Australia needs foreign investment because it is a key driver of economic growth and prosperity.

What is the issue:

Australia competes against other countries for investment – this is relevant for advanced manufacturing as well as research and development (particularly clinical trials). Medicines Australia companies contributed approximately $9 billion to the Australian economy in 2016-17, which supported the employment of 23,000 Australians1. The medicines industry continues to be a significant investor in Australian research and development (R&D) including almost 2,000 clinical trials initiated in 2021 (an average growth of 5% p.a. over the last 5 years)2 generating $1.4 billion to the local economy.

To support this ongoing contribution to the Australian community and economy, Government needs to maintain not just a well-funded PBS, but also continue to support industry-focused policy settings and incentives, while at the same time removing obstacles to investment.

Why is it important:

Australia is at a potential competitive advantage for investment post the COVID-19 pandemic. Australia’s rapid recovery compares well internationally. GDP is projected to be 6.6% larger by the end of 2022 than in pre-pandemic 2019. This increase is higher than the average for the OECD (4.2%). Australian Government’s net debt to GDP ratio in 2022 is less than half that of the OECD average. And Australia ranks within the top 10 countries for contributing to life sciences research3. With these conditions, better than ever before, Australia is well placed to now focus on how investment can be increased through coordinated strategic planning, incentives for advanced manufacturing and R&D, and removing obstacles which limit investment opportunities.


  1. Create a stable policy environment that supports business opportunities, while avoiding changes that could reduce Australia’s competitiveness in attracting investment for priority areas such as medical research.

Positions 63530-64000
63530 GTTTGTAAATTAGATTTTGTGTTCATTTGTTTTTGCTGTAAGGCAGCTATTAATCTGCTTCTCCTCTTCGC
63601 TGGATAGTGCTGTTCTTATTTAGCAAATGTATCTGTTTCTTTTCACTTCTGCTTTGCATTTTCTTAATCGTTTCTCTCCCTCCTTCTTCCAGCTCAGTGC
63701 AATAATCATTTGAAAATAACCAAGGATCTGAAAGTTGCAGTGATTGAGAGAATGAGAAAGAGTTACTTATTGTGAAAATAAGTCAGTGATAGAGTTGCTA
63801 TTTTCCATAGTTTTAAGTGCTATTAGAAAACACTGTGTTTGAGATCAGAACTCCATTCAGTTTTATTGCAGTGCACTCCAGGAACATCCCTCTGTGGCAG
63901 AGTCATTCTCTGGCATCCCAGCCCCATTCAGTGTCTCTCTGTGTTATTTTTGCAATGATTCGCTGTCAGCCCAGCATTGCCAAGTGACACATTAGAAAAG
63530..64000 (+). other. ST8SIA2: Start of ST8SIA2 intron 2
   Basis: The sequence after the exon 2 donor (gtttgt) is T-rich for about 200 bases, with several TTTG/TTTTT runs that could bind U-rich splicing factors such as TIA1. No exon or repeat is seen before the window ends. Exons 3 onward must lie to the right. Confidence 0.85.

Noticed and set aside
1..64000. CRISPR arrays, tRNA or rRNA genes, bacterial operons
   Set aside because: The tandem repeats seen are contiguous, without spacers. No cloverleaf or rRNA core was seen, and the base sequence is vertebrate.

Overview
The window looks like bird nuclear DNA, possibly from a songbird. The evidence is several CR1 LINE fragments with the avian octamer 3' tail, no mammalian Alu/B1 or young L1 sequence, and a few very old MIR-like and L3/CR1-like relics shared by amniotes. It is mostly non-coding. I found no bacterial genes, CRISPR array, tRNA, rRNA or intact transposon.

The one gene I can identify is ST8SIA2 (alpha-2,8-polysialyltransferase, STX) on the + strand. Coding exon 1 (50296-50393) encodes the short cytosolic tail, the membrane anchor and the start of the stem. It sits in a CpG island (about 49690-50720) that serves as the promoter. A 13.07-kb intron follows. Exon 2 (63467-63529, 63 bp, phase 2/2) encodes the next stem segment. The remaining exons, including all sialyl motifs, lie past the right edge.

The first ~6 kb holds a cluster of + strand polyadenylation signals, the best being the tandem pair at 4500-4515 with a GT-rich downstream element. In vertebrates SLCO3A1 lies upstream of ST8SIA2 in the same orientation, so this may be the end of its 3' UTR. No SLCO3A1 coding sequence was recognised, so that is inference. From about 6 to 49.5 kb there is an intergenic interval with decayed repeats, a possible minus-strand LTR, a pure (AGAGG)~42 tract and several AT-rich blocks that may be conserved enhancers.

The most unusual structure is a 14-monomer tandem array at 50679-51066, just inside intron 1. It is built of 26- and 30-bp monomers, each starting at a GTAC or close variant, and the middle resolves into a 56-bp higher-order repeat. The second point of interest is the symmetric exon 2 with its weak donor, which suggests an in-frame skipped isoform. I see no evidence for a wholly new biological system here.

2. Grow export opportunities in both established and emerging markets, including through free trade agreements (which include a pharmaceutical chapter) and other trade liberalising mechanisms.
  3. Develop and implement a coordinated, long-term plan for the medical technologies and medicine sectors to attract greater investment to Australia. This could be initiated by establishing a high-level, Government-Industry, life sciences roundtable forum that will drive increased investment in innovation, create jobs and ensure better health outcomes for Australians (as agreed by the Labor Party during the 2022 Federal Election).
  4. Removing or reducing investment obstacles and seizing opportunities for improvement:
    • Reform for Health Technology Assessment (HTA) processes used for determining reimbursement of medicines (which undervalue medicines). Refer to Medicines Australia’s HTA reform fact sheet.
    • Address the issue around the lack of early notification to the innovator company when generic/biosimilar medicines apply for TGA registration. Refer to Medicines Australia’s briefing on Intellectual Property (IP)
    • A lowered discount rate to recognise the value of preventative treatments and cures, and speed up access to them. Refer to Medicines Australia’s discount rate fact sheet.
    • Proposed 17% concessional tax rate under the Patent Box Regime announced in 2021 (well above global equivalent jurisdictions). Refer to Medicines Australia’s briefing on Intellectual Property (IP)